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There’s almost no separation between tracks 1 and 2, with Linda Manz’s “This is gorgeous, signing off” immediately leading to the visceral noisy guitars of Accelerator. “Come on, come on / Hit the accelerator, the accelerator”, and that’s what they do, piercing our brains with a fast three-chord sonic weapon and sending us “into the future, into the future”.

The sheer power of the song was even more clear when they played it live on national television at BBC’s Jools Holland, with the three guitars formation – Andrew Innis and Robert Young, plus My Bloody Valentine’s Kevin Shields – that became a classic.

Together, those three guitars provided an incredible live experience that lasted until the whole of the Evit Heat days. They became one of the most brutal acts to watch on stage, always opening their shows with Accelerator, giving audiences their own style of shock and awe treatment – the Japan-only album Live in Japan immortalised that phase.

So Primal Scream were louder and more powerful than they’d ever been, and that meant they could no longer make us groove, right? Wrong. In some ways, Exterminator is XTMNTR’s best track, as it combines musical aggression, political lucidity and a funky riff.

Exterminate the underclass, exterminate the telepaths / No civil disobedience, no civil disobedience”, sings Gillespie, in what may be seen as a short study of the collapse of the democratic values we thought were so secure back in 2000. The lyrics denounce flaws in our system, oppression, corruption, and finds targets that didn’t exist yet.

So look out, kid / They keep it all hid / You think you’re free, but you ain’t free, just free to be hit.” Is there a better description of the toxic logic of today’s algorithm-based internet? Or the extremely competitive gig economy? With the growth of zero-hour contracts, it does feel today that “nobody’s listening” and “everyone’s a prostitute”.

Swastika Eyes comes as track 4, and the listener is left both exhausted and begging for more. Pills is funk in form and punk in spirit, exposing the “truth about you”, which involves “jet plane dive bombs”, then ending with multiple f-words.

Enough of speaking, Gillespie might have thought, as the seven minutes of Blood Money come next, instrumental, like the soundtrack for a 1970s car chasing film, centred on Mani’s bass and Darrin Mooney’s terrific drumming.

A bit of respite is offered by Keep Your Dreams, a slow ballad that maintains the band’s tradition of having soft tunes here and there, but this is not a love song. “Stuck in acid, you will rust / Time will turn your bones to dust.” It’s got some good advice for a dangerous world: “Keep your dreams, don’t sell your soul / Be careful”.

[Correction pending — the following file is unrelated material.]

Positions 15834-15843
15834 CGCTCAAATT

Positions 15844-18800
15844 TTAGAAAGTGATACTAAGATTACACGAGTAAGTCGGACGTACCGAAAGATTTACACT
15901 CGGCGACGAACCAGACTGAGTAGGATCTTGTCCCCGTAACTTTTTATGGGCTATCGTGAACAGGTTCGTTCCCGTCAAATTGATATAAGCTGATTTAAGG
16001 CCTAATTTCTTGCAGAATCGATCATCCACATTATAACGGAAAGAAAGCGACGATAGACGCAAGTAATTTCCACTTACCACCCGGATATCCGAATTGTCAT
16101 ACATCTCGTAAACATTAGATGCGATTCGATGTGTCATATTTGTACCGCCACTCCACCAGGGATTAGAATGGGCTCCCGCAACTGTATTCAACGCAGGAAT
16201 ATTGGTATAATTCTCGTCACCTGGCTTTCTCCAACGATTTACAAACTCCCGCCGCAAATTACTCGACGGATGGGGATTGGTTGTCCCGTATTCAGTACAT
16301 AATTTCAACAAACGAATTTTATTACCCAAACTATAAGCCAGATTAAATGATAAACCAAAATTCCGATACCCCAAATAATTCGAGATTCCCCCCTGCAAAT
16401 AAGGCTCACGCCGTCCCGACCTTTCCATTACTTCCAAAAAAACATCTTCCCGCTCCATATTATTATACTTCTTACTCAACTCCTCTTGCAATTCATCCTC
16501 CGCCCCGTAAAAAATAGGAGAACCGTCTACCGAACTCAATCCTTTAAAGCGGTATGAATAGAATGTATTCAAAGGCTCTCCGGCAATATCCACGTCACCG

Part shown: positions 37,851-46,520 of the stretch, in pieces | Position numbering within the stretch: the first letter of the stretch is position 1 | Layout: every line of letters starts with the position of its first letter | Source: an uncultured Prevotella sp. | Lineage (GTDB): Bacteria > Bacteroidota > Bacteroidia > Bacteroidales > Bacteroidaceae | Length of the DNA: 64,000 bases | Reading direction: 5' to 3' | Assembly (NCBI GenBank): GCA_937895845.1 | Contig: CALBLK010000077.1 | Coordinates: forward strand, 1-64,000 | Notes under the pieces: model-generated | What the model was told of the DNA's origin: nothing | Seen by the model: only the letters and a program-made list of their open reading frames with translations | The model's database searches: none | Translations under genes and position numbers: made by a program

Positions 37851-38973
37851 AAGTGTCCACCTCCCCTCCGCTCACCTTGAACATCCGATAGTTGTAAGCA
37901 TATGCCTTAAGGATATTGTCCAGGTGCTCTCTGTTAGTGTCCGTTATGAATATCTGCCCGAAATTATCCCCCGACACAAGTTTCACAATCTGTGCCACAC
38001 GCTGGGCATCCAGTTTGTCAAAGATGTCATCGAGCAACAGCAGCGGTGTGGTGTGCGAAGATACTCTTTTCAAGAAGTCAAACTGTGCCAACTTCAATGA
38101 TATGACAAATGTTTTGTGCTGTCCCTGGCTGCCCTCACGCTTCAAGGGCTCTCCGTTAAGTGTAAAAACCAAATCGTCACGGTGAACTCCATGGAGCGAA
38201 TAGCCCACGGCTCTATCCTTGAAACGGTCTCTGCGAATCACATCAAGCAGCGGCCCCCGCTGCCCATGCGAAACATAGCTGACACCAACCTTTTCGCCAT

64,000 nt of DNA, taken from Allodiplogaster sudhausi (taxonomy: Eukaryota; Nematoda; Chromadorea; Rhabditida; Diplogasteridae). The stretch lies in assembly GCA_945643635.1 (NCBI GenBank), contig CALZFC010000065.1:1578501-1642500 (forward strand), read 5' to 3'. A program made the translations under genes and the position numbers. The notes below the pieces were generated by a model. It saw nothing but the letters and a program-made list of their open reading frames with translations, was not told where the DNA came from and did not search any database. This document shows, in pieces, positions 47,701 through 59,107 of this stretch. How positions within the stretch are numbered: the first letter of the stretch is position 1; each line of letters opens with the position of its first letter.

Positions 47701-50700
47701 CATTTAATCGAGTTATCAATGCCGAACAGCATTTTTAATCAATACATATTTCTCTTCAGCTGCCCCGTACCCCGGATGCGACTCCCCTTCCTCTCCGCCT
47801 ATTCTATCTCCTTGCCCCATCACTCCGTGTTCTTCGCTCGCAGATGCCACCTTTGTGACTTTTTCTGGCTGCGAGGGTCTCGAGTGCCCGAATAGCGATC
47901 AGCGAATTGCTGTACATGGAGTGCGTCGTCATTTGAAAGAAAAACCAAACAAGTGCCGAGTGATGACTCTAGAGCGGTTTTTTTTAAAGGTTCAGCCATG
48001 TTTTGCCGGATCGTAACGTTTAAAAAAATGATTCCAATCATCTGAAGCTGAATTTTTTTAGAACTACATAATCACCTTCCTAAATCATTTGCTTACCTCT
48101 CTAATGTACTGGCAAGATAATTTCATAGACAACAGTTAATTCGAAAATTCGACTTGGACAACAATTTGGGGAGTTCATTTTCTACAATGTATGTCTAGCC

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Towards the end, XTRMNTR loses a bit of its creative force, as Inspect Royalty repeats Pills’ formula of funk format and punk spirit. MBV Arkestra is a remixed version of If They Move Kill ‘Em (from Vanishing Point), and the band chose to include in the album the Chemical Brothers’ remix of Swastika Eyes, which doesn’t add much to the whole picture.

The album’s spirit is lifted again with Shoot Speed / Kill Light. This is Primal Scream at their best: Mani’s bassline leads the way, while the whole band produces a catchy beat with a mighty sound, over which Gillespie just sings “Shoot speed / Kill light”.

Those four words somehow summarise the record and put a perfect ending to it.

Twenty years later, we can say that Primal Scream’s superb sixth album, the last by Creation Records, has probably saved pop music from irrelevance. It showed music could still shout about how messed up the world is, it could still make us think and warn us about the enemies surrounding us.

For the band, it was a record to be placed on the top of their achievements, alongside Screamadelica, bringing another massive change of musical direction, the third of that level.

It also marked the end of a decade that spent too much time celebrating victories, and of a century in which good and bad were more like black and white, easier to spot. It did all that without looking back. Instead, it announced the future.

Ten months after XTRMNTR‘s release, the United States elected a new leader, Republican George W. Bush, who would later call himself the “war President”.

With Bush in the White House, Primal Scream intended to raise the stakes, writing a song called Bomb the Pentagon, whose title and lyrics did not survive after the 9/11 attacks – performed live a few times, the track was renamed, reworked and became Rise, part of Evil Heat.

Then came the conflict in Afghanistan, the invasion of Iraq based on weapons of mass destruction that didn’t exist, the financial crisis, online algorithmic surveillance, political extremism, social tribalism, and the increasing squeeze of the underclass.

The global military-industrial complex became larger than ever, swastika eyes are everywhere, and many feel that democracy is just an illusion. XTRMNTR is here and now.

Time to hit the accelerator again.